Tuesday, November 21, 2017

Not Now, Not Ever ~ Lily Anderson (earc) review [@ms_lilyanderson}

Not Now, Not Ever
Wednesday Books
November 21, 2017
320 pages
add to Goodreads/buy from Book Depository/or Amazon

The sequel to The Only Thing Worse than Me Is You, inspired by The Importance of Being Earnest.

Elliot Gabaroche is very clear on what she isn't going to do this summer.

1. She isn't going to stay home in Sacramento, where she'd have to sit through her stepmother's sixth community theater production of The Importance of Being Earnest.
2. She isn't going to mock trial camp at UCLA.
3. And she certainly isn't going to the Air Force summer program on her mother's base in Colorado Springs. As cool as it would be to live-action-role-play Ender's Game, Ellie's seen three generations of her family go through USAF boot camp up close, and she knows that it's much less Luke/Yoda/"feel the force," and much more one hundred push-ups on three days of no sleep. And that just isn't appealing, no matter how many Xenomorphs from Alien she'd be able to defeat afterwards.

What she is going to do is pack up her attitude, her favorite Octavia Butler novels, and her Jordans, and go to summer camp. Specifically, a cutthroat academic-decathlon-like competition for a full scholarship to Rayevich College, the only college with a Science Fiction Literature program. And she's going to start over as Ever Lawrence, on her own terms, without the shadow of all her family’s expectations. Because why do what’s expected of you when you can fight other genius nerds to the death for a shot at the dream you’re sure your family will consider a complete waste of time?

This summer's going to be great.

Just when I was starting Not Now, Not Ever I got a bit of news that felt sort of like .  . .well this:

Which wouldn't matter except that I think it's why I didn't realize how this book and The Only Thing Worse than Me Is You connected. I knew they were supposed to but somehow I did not connect the characters from the first book with those (now older) ones here. That lets me tell you that I did not love these characters simply because of their connection to or presence in the earlier book. 

But I did really, really, really love them and I love the book as a whole more now that I do remember. So, you do not have to read The Only Thing Worse Than Me Is You first - this is much more a companion book than a sequel - but I recommend that you do. Actually, read them one right after the other for maximum:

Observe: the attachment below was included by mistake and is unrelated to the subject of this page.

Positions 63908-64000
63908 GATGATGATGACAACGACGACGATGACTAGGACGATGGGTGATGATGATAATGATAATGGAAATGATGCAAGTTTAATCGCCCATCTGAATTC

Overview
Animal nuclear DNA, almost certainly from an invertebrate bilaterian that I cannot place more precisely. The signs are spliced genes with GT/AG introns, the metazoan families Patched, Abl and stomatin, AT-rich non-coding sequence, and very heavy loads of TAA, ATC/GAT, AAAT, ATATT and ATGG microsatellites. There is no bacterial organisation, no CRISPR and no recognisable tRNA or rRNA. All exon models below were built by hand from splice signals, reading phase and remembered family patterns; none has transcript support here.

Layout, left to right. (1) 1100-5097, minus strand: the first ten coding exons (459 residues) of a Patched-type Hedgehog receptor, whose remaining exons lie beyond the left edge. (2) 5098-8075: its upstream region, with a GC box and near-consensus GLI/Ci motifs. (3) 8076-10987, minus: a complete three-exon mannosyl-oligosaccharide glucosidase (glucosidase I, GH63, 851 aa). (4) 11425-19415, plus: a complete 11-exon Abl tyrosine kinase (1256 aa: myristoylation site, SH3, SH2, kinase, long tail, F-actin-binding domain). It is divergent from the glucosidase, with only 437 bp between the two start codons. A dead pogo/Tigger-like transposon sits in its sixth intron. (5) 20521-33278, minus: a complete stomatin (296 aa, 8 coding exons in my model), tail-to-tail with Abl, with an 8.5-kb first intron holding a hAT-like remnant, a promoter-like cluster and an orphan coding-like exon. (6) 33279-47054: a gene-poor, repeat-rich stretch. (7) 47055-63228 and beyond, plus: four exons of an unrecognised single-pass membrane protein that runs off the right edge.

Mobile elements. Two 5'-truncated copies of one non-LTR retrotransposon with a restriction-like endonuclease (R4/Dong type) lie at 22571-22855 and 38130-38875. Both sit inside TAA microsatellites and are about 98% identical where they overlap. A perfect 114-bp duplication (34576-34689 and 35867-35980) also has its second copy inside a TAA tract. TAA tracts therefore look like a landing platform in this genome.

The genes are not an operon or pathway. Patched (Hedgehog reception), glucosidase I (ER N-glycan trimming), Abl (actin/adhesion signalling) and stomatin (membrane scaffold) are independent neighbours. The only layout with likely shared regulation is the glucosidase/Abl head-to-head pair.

I have so, so much love for Ever. From her take on time travel and it's issues around language (Then again, I wanted an Oxford linguistics textbook because of something Doctor Who made me look up . . . .) to her math grade ("I knew I was smart, but I'd only pulled a B minus in geometry.") to her desire that science fiction and fantasy not mix (at least on bookshelves).

The mix of familial expectations, personal goals and dreams, a camp of geniuses, and the contrast between the military discipline of parts of Ever's family and the summer at Rayevich College made for a very full, enjoyable, memorable and compelling story.

There was a great collection of characters - both those you may already know from TOTWTMIY and new ones - with a myriad of reasons for attending the summer program. Their personalities, how seriously they took things, their motivation for being there and how they interacted with each other made for a lot of fun but also for believable, realistic relationships and frictions.

Now Now, Not Ever is a fantastic second novel that does a really great job bringing in characters from Anderson's first book but making them older so they can play a different role in this story and so that the focus is really on Ever (and that boy on the cover, too!). Lily Anderson's characters are brilliant and

 I would absolutely read a dozen more books with these characters, or a mix of these and new ones like TOTWTMIS and Not Now, Not Ever.

Oh, and of course Ever can like Firefly but not Buffy but, I do so here's a random Buffy GIF::

digital review copy received via NetGalley thanks to publisher

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